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Boris Liebrenz: "What’s in a Seal?"

https://brill.com/view/journals/jim/13/1/article-p55_2.xml

"What's in a Seal? Identification and Interpretation of ʿAbd al-Bāqī Ibn al-ʿArabī’s (d. 971/1564) Seal and Its Function," Journal of Islamic Manuscripts 13 (2022), pp. 55-80.

It was only during the Ottoman period, beginning in 1517, that seals gained popularity in the Arab world as a means to document people’s interactions with books. Some seals came alone while others accompanied handwritten notes. Some spelled out their purpose clearly through formulations such as “min kutub”, “hāḏā mā waqafa” or the like; others contained only pious formulae and a name. But even the latter are generally assumed to denote ownership or endowment. In this article, I present the example of a seal that belonged to a judge in early Ottoman Egypt. I will argue that the seal did not denote ownership of the books on which it is found, and I will attempt to show that it was used by its owner in the process of an inventory of Cairo’s endowed libraries. I will also discuss what this insight could mean for interpreting the history of books and collections through seals.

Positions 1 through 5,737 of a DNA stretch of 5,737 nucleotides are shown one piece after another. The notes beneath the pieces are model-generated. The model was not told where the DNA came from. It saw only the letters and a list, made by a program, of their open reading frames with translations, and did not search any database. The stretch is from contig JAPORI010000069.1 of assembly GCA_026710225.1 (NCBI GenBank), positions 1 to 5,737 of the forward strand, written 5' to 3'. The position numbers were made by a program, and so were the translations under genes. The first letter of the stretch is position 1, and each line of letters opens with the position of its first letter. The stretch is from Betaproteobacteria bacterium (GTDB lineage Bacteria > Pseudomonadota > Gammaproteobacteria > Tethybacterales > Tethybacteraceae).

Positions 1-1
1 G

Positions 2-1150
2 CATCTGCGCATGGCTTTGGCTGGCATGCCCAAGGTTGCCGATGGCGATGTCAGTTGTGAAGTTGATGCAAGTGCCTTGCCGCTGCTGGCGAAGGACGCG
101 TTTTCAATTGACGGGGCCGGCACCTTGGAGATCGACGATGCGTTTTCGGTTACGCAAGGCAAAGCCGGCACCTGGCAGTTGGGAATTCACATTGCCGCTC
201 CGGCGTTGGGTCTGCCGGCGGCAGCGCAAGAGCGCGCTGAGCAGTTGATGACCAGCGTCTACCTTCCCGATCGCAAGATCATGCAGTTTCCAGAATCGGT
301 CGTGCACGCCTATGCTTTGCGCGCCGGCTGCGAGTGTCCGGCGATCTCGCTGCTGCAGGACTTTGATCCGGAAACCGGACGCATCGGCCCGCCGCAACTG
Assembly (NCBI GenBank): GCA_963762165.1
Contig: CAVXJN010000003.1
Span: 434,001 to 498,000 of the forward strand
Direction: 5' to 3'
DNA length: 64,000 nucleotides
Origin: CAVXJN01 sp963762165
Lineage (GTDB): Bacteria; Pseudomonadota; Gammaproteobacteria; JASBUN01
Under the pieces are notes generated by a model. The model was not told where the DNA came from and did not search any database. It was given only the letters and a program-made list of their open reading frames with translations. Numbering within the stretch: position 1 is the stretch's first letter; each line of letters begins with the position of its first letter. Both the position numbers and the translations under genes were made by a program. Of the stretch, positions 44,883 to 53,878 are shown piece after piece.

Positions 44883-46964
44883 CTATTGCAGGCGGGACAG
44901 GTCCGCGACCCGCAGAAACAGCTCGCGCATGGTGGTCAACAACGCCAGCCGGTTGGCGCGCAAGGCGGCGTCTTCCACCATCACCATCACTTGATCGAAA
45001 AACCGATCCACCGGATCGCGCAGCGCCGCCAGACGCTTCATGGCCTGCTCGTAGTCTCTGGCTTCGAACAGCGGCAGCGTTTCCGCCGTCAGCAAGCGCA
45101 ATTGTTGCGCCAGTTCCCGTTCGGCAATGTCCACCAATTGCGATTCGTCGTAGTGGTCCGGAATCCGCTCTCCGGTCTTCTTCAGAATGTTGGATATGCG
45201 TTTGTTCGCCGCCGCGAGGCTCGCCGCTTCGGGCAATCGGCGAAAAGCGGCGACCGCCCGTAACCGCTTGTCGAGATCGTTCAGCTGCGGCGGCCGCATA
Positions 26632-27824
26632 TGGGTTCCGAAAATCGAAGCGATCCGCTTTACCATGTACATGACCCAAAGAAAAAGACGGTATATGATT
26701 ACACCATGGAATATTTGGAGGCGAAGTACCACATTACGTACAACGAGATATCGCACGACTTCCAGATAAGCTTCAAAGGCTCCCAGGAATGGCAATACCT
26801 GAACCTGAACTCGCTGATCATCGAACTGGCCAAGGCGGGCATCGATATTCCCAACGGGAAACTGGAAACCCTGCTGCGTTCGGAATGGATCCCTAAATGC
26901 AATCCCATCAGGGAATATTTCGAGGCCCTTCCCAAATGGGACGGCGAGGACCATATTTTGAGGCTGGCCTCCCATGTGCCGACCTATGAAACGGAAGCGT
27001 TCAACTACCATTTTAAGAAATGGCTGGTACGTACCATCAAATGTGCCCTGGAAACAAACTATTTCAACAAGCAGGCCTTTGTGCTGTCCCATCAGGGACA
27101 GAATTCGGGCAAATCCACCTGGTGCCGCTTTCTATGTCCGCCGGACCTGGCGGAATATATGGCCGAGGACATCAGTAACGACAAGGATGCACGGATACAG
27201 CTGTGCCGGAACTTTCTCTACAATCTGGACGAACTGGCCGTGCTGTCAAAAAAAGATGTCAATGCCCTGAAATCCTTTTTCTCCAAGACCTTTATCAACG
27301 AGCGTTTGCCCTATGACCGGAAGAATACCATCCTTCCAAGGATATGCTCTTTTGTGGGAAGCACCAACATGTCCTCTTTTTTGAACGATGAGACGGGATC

Boris Liebrenz: “Fī maʿānī al-aḫtām"

Boris Liebrenz: “Fī maʿānī al-aḫtām". Ḫatm al-qāḍī ʿAbd al-Bāqī b. al-ʿArabī (t 971h/1564m), māhīyatuhū wa-waẓīfatuhū,” Maǧallat Maʿhad al-Maḫṭūṭāt al-ʿArabīya 65 (2021), 138-173.

Boris Liebrenz: "Curious Readers: The Bodleian’s Book of Curiosities as a Fatimid View of the World Through Ottoman Eyes"

Journal of the Economic and Social History of the Orient 64 (2021), pp. 404–424.